- Quinnipiac partners with People’s United Bank
- Quinnipiac baseball secures 2-1 series win against Niagara
- Former Quinnipiac men’s ice hockey player Connor Clifton signs with the Boston Bruins
- Quinnipiac Avenue explosion
- Push for perfection
- Moving forward, looking back. Farewell Lahey
- Freshman reflect, Seniors say goodbye
- Wawa Craze
- The beginning of the end
- One Album, Three Meanings
There’s something in the Creek (It’s not Hepatitis…but it’s not very nice)
Don’t drink the water from “Hep Creek.”
For that matter, don’t swim or go boating in the body of water that runs near the athletic fields and residence halls, Professor Linda Post’s BMS 213L (Microbiology and Pathology Lab) class concluded after testing the waters.
The students tested for coliforms (lactose-fermenting organisms that produce gas) and enterococci (indicators that should not be found in water) on March 15 in the fabled creek.
Six samples were collected, and, on average, there were 933.3 units of coliforms per 100 mL of water found in the creek. Drinking water should have 0/100 mL, water that is safe for swimming should have 235/100 mL and boating water should have 298/100 mL.
The students counted the number of brownish-black or black colonies and multiplied the number they found by 100 to obtain the final results.
“Just even thinking about touching the water makes me nauseous,” sophomore nursing major Camille Cielo said. She said she was playing with a soccer ball near the creek one time and refused to retrieve it after it fell into the water.
The average enterococcus count was 650/100 mL, with safe levels for drinking water, swimming water and boating water being 0/100 mL, 61/100 mL and 89/100 mL, respectively.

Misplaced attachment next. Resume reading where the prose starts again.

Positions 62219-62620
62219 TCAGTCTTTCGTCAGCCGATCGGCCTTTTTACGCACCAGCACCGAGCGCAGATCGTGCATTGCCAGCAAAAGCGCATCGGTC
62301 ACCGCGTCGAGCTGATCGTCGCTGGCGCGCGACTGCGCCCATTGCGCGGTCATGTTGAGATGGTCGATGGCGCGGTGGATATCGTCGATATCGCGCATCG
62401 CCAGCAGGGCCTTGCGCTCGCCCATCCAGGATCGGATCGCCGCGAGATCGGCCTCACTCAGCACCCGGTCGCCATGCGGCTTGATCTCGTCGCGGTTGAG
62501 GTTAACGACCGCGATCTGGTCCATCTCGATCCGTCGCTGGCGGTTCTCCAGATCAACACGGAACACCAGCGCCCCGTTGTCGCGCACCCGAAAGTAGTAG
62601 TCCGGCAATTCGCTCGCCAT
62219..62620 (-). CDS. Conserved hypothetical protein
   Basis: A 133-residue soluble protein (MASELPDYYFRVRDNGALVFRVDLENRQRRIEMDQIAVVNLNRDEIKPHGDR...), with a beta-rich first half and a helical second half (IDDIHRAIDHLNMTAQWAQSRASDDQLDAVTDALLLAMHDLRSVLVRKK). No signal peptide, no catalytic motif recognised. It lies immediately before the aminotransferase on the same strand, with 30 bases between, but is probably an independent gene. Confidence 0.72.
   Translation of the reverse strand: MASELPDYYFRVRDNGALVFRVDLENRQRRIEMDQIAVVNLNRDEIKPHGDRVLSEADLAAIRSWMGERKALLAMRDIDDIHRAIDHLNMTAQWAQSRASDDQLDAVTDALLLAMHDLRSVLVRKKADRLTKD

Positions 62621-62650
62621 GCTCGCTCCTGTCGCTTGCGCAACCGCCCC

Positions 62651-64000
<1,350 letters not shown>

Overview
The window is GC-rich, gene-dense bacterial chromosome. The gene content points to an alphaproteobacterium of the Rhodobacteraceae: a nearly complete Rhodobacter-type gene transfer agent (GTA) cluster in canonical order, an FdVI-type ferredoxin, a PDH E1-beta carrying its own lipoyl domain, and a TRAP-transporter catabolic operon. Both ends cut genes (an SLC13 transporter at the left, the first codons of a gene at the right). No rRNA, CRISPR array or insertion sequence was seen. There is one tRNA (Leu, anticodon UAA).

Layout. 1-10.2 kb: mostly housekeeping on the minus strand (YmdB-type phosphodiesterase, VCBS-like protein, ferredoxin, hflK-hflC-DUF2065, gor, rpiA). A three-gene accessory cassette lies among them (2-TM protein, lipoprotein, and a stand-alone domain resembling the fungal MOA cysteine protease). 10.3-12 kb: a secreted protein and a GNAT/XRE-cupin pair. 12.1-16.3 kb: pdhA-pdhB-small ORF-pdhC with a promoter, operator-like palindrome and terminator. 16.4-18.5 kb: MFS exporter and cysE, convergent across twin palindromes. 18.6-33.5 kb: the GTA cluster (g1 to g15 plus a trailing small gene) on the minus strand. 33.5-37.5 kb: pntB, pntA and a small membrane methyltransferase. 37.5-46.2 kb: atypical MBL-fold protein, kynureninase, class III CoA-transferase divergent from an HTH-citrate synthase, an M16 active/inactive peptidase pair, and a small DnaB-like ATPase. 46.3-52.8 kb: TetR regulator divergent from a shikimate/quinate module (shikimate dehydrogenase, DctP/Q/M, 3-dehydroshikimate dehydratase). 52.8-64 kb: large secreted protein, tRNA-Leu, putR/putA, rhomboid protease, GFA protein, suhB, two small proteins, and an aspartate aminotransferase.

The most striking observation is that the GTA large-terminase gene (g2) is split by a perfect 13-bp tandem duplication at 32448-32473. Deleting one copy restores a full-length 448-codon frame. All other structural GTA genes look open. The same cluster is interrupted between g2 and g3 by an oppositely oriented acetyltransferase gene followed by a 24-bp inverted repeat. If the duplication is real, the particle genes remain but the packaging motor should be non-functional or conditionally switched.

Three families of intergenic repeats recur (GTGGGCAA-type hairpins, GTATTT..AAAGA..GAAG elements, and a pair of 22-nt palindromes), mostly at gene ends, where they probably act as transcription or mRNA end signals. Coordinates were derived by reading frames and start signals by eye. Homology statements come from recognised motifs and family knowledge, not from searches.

“It’s disgusting because it’s indicating there’s fecal matter in the water,” Cielo said.
Post said she assigned the activity to make students aware of organisms in water, to demonstrate testing for contamination in water and to examine the concept of using non-pathogenic bacteria to indicate the presence of pathogenic bacteria in water. Pathogenic bacteria are bacteria that cause infectious diseases.
In addition, students also used three techniques suggested by the Environmental Protection Agency (EPA) for making contaminated water drinkable – boiling water, or adding iodine or bleach to the water.
“I was not particularly surprised at the results,” Post said in an e-mail. “All water has microorganisms in it and the creek was no surprise as to number or kinds. I was not necessarily surprised but very pleased that the emergency measures the EPA suggested worked so well. Each method eliminated all the bacteria.”
Cielo said the results were taken after a recent rainstorm, which may have skewed the results. Debris and other materials from the ground could have ended up in the creek.
Photo Credit: Tara McMahon